The AK-47 was the primary infantry weapon of the North Vietnamese Army (NVA) and the Vietcong (VC). Originally manufactured by the Soviet Union, most of these "assault rifles" used in the war were made in the People's Republic of China, which was the chief supplier of armaments to NVA and VC forces. Also known as the Kalishnikov, after its Russian inventor, this weapon was sturdy, reliable, compact, and relatively lightweight. It fired a 7.62mm bullet in a fully automatic mode (continuous firing, like a machine gun, as long as the trigger was squeezed). The high muzzle velocity (speed of the bullet after firing) and the tumbling action of the bullet at the point of impact contributed to its effectiveness since the results were large entry and exit wounds, severe tissue damage, and extensive trauma in body areas near the wound. The combination of these effects plus its rapid-fire capability meant that accuracy was not a major requirement, thus reducing the training time before a soldier could be sent into combat.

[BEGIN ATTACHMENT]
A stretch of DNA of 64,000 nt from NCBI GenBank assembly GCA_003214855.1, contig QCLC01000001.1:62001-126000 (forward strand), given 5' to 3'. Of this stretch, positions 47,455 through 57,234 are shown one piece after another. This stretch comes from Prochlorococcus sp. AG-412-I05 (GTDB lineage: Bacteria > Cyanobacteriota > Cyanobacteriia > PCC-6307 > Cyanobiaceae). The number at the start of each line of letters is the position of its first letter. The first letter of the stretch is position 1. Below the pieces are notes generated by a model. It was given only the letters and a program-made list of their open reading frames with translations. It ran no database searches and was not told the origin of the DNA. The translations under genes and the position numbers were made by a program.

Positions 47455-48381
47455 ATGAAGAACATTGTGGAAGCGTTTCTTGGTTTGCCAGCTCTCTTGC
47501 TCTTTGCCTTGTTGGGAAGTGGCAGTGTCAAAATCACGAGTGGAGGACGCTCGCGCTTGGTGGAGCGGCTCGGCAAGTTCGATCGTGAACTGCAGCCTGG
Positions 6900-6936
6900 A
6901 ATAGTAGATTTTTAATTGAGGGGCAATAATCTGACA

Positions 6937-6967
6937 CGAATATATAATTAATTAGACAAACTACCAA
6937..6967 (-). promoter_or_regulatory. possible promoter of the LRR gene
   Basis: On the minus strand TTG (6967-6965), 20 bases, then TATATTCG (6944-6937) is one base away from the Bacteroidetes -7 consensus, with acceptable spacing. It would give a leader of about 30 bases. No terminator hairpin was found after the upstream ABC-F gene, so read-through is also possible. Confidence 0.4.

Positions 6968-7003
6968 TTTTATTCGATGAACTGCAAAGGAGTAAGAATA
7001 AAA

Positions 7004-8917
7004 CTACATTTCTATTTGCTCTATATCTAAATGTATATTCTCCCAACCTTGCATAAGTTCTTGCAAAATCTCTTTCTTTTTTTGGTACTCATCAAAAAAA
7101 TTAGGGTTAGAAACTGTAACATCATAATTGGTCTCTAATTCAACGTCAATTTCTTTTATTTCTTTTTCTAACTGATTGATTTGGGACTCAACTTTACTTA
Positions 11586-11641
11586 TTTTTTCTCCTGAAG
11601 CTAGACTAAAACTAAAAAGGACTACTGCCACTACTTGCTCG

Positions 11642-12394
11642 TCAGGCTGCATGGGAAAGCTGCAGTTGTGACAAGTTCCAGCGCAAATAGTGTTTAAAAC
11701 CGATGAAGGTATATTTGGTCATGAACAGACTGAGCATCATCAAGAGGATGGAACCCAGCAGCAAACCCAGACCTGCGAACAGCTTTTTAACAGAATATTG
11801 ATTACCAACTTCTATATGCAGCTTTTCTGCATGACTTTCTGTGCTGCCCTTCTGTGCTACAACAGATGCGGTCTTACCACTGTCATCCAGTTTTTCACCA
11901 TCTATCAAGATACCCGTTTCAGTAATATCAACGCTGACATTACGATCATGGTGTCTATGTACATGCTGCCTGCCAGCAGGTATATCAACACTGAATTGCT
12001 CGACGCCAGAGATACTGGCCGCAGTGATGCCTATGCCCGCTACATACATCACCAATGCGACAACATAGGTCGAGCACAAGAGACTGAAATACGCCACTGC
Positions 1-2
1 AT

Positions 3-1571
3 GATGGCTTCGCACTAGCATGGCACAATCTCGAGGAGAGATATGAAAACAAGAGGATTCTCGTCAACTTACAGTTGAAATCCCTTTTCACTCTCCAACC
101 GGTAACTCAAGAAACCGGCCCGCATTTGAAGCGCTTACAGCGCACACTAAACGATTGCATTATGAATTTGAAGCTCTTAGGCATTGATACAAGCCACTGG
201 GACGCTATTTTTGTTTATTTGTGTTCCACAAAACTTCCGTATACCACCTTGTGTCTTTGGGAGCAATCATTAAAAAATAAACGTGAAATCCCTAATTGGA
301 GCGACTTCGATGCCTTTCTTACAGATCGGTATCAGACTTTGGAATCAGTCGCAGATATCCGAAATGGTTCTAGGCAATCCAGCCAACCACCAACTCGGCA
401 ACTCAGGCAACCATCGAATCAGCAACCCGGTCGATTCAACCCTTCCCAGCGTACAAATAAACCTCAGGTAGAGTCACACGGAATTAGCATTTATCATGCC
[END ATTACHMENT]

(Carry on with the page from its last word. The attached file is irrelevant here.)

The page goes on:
Most armaments analysts judge the AK-47, which normally holds thirty bullets, to be superior to the U.S. M-16, which became the standard weapon of American, Korean, and South Vietnamese troops. It was more durable and less adversely affected by the climate and conditions of Vietnam. There are a number of accounts of cases in which American troops preferred to use the AK-47 and in fact did use it when combat conditions permitted. The continuing popularity of this weapon is illustrated by its use in many military hostilities since the Vietnam War.